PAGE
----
Monday, June 10, 2013

Exposing our kids to the great outdoors

As and avid outdoors-man I have always tried to expose my daughter to the way of life I enjoy so much.  We have been heading to the hills camping ever since she was just a baby.  She looks forward to our trips every time.  From spending time in the hills, sitting by the camp fire at night, and of course the s'mores. 

This past trip was especially fun as she really got into more of the outdoor activities that I enjoy.  We were able to bring up the archery equipment, a few rifles and the fishing gear.  We were able to fit in all these activities in these trips, and she really enjoyed them all for the first time.  She could not get enough of shooting the bows of the small caliber rifles.  IT WAS AWESOME.  As a father and sportsman I could not have been happier that she was enjoying some of the things I enjoy so much.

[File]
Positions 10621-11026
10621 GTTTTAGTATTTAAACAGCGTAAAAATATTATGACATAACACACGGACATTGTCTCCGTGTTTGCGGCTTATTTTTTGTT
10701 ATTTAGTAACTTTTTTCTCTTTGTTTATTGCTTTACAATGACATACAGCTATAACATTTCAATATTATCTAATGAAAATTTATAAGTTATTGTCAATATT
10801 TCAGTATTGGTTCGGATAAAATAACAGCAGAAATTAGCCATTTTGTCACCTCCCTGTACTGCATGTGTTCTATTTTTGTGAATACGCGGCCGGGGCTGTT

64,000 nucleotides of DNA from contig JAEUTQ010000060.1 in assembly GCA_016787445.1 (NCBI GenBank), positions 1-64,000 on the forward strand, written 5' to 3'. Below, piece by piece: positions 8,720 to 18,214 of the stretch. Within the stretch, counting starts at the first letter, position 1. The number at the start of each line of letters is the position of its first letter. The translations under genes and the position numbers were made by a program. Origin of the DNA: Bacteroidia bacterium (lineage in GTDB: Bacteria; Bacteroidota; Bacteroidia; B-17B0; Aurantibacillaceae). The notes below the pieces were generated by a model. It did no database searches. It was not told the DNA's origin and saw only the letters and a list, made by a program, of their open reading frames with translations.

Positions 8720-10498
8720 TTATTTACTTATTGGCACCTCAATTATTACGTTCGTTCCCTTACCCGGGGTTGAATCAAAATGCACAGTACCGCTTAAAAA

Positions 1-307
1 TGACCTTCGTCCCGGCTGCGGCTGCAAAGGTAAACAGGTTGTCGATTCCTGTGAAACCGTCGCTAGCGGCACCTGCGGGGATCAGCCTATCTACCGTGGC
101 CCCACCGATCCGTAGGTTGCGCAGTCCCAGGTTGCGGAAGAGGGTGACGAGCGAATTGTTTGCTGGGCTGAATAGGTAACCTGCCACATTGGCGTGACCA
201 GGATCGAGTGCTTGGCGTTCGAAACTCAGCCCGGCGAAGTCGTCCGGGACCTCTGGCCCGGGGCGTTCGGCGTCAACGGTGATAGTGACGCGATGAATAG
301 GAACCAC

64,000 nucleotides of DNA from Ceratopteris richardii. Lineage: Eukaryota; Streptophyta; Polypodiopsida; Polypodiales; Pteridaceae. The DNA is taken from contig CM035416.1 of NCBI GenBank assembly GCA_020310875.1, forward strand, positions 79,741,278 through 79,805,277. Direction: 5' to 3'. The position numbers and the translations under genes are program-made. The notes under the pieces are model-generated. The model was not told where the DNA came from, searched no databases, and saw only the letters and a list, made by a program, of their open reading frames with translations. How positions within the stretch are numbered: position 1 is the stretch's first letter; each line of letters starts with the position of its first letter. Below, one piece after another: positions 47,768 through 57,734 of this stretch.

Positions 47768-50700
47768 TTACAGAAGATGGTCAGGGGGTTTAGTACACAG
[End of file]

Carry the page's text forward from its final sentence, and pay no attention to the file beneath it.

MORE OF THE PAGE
I feel it is very important for me to expose her and other kids to these type of things as often as I can.  It is up to their own decision whether or not they take up those activities, but at least they have been exposed.  I have never tried to force my lifestyle on her, and never will.  I want her to enjoy things after making up her own mind about them.  I am just glad she made the right choice, lol.

So please take the time with your kids, and others, and expose them to the things we enjoy so much. 

Saturday, March 9, 2013

Finding a balance in Hunting and Family life.

 I know this videos if several months old, and most of us have seen it, but man it still hits home for me.  The struggles I face every year going out hunting, spending time in the field.  To leave my family every year, to chase my passion, and wild game.  Trying to find the balance between the two can be very difficult, especially with a wife that does not hunt, and a young daughter not yet old enough too.

 I struggle with this throughout the year.  Knowing that when fall comes I will be wanting to spend multiple long weekends in the field away from them. So the rest of the year, I find myself avoiding other things that I could be out doing.  In my mind this saves up my time so I can spend that time in the field.  Probably not the right way to think, but is how my mind works.  I know my wife supports me in my adventures, at the same time, hates it when I leave.